In the Lane with Amadou Ba

Amadou Ba is certainly making the most of his time on earth. Growing up in Africa, Ba avoided military conflict by coming to America and learning the game of basketball. After visiting Michigan during his senior year of high school, Ba was certain the mix of books and basketball ball could propel him in life. With expectations of the Wolverine basketball program rising, Ba looks to be a key contributor down low.

Originally from Mauritania, a West African nation, Ba knows five different languages -- French, Arabic, English and two African dialects. In 2000, Ba came to Grissom High School in Huntsville, Ala., as an exchange student, before transferring to Bridgton Academy in Maine for his senior year. Averaging 8.0 points and 7.0 rebounds a game at Bridgton, Ba caught the attention of Michigan coach Charles E. Ramsey who quickly invited him for a recruiting visit.

It didn't take long for Ba to get enamored with Ann Arbor and U-M as he made a commitment to become a Wolverine. After playing sparingly over the last two seasons, most of his teammates would say there is no one Wolverine more important than Ba. His dedication to the program and to his education only inspires his teammates.

Amadou took some time away from the basketball court to discuss growing up in Africa and why he left, the devotion of Michigan fans, and what he has done to improve his game in the off-season.

On playing different sports as a child
"Growing up I played soccer. I played soccer until I was 14 or 15 years old, but since I was getting so tall I started receiving many injuries to my knees and ankles, so I started playing basketball."

On when he started to play basketball
"To be honest, I wasn't thinking about playing basketball when I was growing up. As I was getting taller, everyone started asking me to play basketball; some people started talking to me and my family and telling us that I could make a living out of it, so that's why I started to play basketball."

On role models in his life
"I looked towards my parents the whole time. My parents have always been my role models."

On why he speaks five different languages
"In Africa there are too many dialects. It is easy to learn different languages, because some people speak a different dialect than you speak, so to communicate with them you have to learn their language. Also, West Africa was colonized by the French, so when you go to school you have to learn French and Arabic."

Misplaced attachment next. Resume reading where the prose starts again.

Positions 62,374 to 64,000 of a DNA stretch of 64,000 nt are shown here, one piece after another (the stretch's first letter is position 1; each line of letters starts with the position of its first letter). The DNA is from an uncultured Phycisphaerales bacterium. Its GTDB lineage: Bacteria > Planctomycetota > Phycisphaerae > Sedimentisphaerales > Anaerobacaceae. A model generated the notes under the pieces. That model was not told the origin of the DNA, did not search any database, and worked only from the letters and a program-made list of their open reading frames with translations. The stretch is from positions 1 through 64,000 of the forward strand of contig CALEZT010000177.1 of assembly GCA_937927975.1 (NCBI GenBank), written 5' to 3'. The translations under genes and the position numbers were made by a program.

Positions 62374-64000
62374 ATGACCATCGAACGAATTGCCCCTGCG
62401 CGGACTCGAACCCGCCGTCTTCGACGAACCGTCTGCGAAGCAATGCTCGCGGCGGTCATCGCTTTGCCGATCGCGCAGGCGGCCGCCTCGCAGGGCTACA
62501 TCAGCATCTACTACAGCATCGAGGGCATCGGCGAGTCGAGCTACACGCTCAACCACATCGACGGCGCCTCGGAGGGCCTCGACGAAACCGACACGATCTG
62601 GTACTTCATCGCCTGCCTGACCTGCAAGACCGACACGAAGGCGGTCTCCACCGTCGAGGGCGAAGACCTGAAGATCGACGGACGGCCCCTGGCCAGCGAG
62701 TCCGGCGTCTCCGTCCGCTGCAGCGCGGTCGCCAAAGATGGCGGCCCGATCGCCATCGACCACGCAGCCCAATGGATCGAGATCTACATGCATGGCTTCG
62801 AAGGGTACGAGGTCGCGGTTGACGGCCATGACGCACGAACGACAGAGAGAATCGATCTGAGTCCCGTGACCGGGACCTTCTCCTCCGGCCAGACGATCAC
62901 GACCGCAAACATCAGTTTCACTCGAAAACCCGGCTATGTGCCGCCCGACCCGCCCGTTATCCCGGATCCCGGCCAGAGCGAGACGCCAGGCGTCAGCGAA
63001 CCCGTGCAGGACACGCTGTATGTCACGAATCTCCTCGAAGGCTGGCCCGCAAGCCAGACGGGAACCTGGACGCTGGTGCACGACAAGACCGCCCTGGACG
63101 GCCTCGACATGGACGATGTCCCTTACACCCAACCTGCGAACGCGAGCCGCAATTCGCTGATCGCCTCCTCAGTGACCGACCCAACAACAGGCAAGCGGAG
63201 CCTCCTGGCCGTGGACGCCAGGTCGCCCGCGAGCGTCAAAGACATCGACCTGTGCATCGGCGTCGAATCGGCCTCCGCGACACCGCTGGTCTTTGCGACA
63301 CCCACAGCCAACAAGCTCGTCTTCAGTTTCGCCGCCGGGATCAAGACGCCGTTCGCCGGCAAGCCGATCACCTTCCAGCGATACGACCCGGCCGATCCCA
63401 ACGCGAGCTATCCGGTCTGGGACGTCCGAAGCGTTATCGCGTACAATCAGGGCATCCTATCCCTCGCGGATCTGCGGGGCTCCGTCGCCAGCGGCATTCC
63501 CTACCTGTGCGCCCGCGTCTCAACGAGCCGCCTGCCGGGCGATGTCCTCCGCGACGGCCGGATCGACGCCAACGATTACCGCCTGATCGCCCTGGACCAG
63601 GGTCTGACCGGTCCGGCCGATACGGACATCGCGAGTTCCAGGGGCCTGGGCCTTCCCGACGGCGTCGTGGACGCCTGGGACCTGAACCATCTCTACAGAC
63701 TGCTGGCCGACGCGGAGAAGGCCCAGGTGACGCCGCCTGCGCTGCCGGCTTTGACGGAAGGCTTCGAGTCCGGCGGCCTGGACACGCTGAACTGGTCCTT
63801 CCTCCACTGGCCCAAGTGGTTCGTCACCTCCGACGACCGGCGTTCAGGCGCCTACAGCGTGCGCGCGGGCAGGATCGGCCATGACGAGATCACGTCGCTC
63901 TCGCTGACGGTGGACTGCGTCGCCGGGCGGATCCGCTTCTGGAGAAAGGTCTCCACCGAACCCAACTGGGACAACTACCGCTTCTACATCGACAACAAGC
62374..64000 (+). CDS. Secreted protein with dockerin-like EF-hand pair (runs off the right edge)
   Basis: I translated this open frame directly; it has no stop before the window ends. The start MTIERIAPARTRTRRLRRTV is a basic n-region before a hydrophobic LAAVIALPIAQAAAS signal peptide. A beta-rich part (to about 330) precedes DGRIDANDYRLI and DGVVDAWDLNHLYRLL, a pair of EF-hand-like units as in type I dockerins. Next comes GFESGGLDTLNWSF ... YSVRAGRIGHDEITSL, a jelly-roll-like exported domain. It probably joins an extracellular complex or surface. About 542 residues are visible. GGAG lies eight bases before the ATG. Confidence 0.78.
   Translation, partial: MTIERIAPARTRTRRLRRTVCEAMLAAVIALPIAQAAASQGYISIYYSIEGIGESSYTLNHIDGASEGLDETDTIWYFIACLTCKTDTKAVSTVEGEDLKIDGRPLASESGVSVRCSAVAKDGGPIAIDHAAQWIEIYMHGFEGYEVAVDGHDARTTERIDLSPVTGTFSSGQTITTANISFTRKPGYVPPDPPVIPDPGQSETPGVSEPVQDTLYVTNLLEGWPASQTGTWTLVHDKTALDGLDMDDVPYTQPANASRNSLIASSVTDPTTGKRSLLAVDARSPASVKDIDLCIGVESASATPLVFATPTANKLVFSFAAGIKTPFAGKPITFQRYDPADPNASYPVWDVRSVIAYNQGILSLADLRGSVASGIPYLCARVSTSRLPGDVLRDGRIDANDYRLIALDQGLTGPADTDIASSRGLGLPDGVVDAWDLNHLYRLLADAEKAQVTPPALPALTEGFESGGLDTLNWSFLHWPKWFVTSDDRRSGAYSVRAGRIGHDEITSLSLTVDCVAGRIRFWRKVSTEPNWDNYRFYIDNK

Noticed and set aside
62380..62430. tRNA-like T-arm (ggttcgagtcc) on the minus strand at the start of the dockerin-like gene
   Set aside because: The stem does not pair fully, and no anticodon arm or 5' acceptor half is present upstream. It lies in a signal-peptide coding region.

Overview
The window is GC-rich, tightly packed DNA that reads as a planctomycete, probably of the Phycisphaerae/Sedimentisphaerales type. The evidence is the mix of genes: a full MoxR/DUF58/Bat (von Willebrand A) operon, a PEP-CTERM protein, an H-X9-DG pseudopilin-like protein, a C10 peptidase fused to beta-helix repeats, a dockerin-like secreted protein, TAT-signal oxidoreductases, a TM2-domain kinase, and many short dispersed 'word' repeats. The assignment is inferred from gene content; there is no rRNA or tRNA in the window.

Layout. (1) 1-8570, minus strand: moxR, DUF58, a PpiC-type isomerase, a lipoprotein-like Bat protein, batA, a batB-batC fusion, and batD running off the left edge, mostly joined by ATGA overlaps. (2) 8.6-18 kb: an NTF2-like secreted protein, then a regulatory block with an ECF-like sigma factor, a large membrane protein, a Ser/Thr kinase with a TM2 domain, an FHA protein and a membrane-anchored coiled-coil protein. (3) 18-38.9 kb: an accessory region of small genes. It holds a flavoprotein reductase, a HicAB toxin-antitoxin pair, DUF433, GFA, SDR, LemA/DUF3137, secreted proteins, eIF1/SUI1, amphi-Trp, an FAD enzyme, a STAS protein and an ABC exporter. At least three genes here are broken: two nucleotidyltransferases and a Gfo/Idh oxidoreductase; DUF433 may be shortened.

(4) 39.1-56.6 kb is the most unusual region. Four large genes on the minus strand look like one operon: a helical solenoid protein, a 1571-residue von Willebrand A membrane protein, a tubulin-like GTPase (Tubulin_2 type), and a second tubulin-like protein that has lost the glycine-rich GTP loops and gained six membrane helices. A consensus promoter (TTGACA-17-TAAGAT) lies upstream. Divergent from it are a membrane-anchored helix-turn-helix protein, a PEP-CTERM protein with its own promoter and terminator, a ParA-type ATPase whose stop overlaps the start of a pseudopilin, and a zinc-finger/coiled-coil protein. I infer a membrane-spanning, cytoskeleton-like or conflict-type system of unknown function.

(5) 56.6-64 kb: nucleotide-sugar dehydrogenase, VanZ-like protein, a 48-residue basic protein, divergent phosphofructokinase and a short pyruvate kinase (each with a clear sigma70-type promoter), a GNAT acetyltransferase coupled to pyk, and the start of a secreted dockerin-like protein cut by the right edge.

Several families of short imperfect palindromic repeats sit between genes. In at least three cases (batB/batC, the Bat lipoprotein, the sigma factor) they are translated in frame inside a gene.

On getting used to physical Big Ten play
"I don't think it's tough at all. It's just different style of basketball, you just have to get used to it. It's always hard when you start, but once you are in a program for a couple years, you get used to it."

On the differences between West Africa and the United States
"It's totally different. Everything here in America is planned, being an industrialized country. In Africa people don't have the facilities that people in America have. Also, in America you go to bed and wake up and know what you are doing in the morning. Over there it's different. You just react to what's in front of you, you don't know what you're doing, and you don't have a plan."

On the reason to leave Africa
"The main reason I decided to leave was to get a better education. There wasn't a future in Africa for me, besides joining the army and go to war."

On what he missed the most from home
"One thing I missed the most is my family."

On Michigan Wolverine fan support
"It wasn't different for me when it comes to the basketball and hockey games. When I was home, in Africa, I used to go the soccer games and they are just as crazy. Going to the football, it was totally different. Seeing 110,000 people in a stadium at the same time -- wow -- that freaked me out."

On what he did to get better in the offseason
"I worked on my quickness and moving laterally. It is not a problem for me to run up and down the court, but my lateral movement is not as quick as the other players."

On expectations applied by the media
"People have talked about expectations since the end of last year when we won the NIT. But, we have our own expectations and our goals. That's all we care about. For me, I just want to get better every day and help Michigan win some games."

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